Ohio suit against health care giant is sealed. Here’s why

By: - March 16, 2021 12:50 am

Ohio Attorney General Dave Yost. (Photo by Justin Merriman/Getty Images)

Ohio Attorney General Dave Yost last week filed suit against the largest Medicaid managed-care provider in the United States. 

The suit appears to accuse St. Louis-based Centene of improper billing, misrepresentation of its costs and other offenses. But it’s impossible to know for sure because the case was filed under seal.

For the most part, court proceedings in the United States are public for an important reason: Transparency increases public confidence in the justice of the system. 

There are, of course, exceptions. For example, many proceedings involving juveniles are closed to protect their identity.

But the Centene suit deals with the expenditure of public dollars on behalf of a state agency — issues that are about as public as you can get in terms of open-records laws. What appears to be at issue instead is that Centene is insisting that some of the information Yost used to bring the case are business secrets.

“AG Yost has said he wants the lawsuit unsealed,” spokesman Lucas Sullivan said in an email Monday. “But rather than spending the time on litigating that he chose instead to get the ball rolling on addressing the real issues.

“AG Yost wants to stop Centene’s deceptive practices as soon as possible.”

Centene couldn’t immediately be reached for comment.

In announcing the suit, Yost didn’t say how much money he was seeking, but it could be in the tens of millions of dollars.

Centene, which serves as managed-care provider to 13% of all U.S. Medicaid recipients, owns one of Ohio’s five providers, Buckeye Health Plan. Buckeye in 2017 employed CVS Caremark to serve as its pharmacy benefit manager to provide such services as creating a pharmacy network, negotiating rebates, creating preferred drug lists and reconciling claims.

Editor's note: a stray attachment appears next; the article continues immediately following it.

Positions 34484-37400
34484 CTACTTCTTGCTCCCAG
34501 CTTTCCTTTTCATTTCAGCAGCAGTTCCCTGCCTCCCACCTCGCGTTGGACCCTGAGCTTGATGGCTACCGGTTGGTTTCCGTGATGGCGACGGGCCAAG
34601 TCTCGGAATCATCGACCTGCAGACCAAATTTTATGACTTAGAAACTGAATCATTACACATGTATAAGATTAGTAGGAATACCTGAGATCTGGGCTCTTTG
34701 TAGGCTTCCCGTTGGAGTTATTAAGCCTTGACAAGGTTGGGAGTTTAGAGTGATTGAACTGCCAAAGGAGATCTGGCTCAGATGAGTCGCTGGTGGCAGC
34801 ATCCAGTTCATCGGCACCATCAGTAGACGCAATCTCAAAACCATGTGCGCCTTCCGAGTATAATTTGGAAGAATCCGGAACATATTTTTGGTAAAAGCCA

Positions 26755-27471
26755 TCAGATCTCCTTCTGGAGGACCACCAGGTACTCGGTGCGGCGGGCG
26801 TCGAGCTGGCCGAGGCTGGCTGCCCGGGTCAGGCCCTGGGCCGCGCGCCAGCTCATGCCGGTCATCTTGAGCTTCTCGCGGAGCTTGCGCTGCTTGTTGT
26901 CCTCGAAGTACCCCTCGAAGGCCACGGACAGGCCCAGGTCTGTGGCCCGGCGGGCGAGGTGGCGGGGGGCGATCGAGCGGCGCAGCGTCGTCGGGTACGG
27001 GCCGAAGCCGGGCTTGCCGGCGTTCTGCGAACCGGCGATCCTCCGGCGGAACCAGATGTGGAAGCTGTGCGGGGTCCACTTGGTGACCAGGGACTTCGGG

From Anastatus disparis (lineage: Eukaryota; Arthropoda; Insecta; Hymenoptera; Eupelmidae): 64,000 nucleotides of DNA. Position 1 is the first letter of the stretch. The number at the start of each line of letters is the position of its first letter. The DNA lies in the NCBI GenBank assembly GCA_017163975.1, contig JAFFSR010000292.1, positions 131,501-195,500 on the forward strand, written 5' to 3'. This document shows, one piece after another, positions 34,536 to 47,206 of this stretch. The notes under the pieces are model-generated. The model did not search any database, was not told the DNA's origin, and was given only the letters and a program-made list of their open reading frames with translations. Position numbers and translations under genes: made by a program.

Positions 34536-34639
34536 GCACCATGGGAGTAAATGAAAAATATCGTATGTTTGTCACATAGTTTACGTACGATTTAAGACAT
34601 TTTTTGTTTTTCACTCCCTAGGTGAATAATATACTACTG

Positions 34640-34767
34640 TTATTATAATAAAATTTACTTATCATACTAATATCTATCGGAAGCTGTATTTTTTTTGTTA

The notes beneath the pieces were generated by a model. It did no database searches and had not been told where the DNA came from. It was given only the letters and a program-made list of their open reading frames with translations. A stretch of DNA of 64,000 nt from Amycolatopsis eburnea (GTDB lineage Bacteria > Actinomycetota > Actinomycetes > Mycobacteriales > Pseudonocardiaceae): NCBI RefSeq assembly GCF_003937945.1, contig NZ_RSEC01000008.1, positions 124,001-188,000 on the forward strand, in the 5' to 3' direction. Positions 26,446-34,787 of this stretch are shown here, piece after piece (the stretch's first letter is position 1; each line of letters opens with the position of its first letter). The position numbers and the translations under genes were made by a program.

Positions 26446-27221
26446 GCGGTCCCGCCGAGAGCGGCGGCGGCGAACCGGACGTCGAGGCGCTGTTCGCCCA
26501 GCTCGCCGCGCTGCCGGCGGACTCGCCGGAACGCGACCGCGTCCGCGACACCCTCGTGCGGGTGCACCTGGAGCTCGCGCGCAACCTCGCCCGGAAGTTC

An analysis commissioned by the state in 2018 found that in 2017, CVS Caremark and another pharmacy benefit manager, OptumRx, billed taxpayers $224 million more for generic drugs than it reimbursed the pharmacists that dispensed them.

That was on behalf of all five of the state’s managed care plans. The same report found that the Centene-owned plan, Buckeye, also hired another Centene-owned company, Envolve.

The same analysis that found a huge gap between what the pharmacy benefit managers were getting for drugs and what they were passing along also found that Buckeye paid Centene $20 million for… something. Medicaid’s description of the services the company provided was identical to that of services CVS said it was providing, although CVS and Centene later said their services were distinct.

In any case, the analysis found that Buckeye was charging Ohioans more than twice as much to fill each prescription than the average of the other four managed care providers.

Centene said the suit filed last week was without merit and that it would fight it vigorously. 

But it could be awhile before we know exactly what’s being contested.

“It was necessary to agree to (a non-disclosure agreement) with Centene in order to get the information needed for litigation,” Sullivan said.

While it’s unclear exactly what information can’t be disclosed publicly, it seems likely that it has to do with drug-pricing data PBMs use to determine pharmacy reimbursements. The companies say they use it to save taxpayers money, but many community pharmacies in Ohio say PBMs use the secrecy to pad their pockets.

The huge corporations have already shown that they’re willing to go to great lengths to protect the secrecy of their pricing data.

In July 2018, when the Medicaid department wanted to release an unredacted version of its report showing that the PBMs billed the state far more for drugs than they paid pharmacists, CVS Caremark and OptumRx filed suit in Franklin County Common Pleas Court.

The companies have fought fiercely to keep the information sealed even after some of it was published by the Columbus Dispatch in January 2019. The case continues to languish, with a status conference scheduled in two weeks — more than two-and-a-half years after it was filed.

So it could be awhile before we know exactly what Ohio is accusing Centene of.



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Marty Schladen
Marty Schladen

Marty Schladen has been a reporter for decades, working in Indiana, Texas and other places before returning to his native Ohio to work at The Columbus Dispatch in 2017. He's won state and national journalism awards for investigations into utility regulation, public corruption, the environment, prescription drug spending and other matters.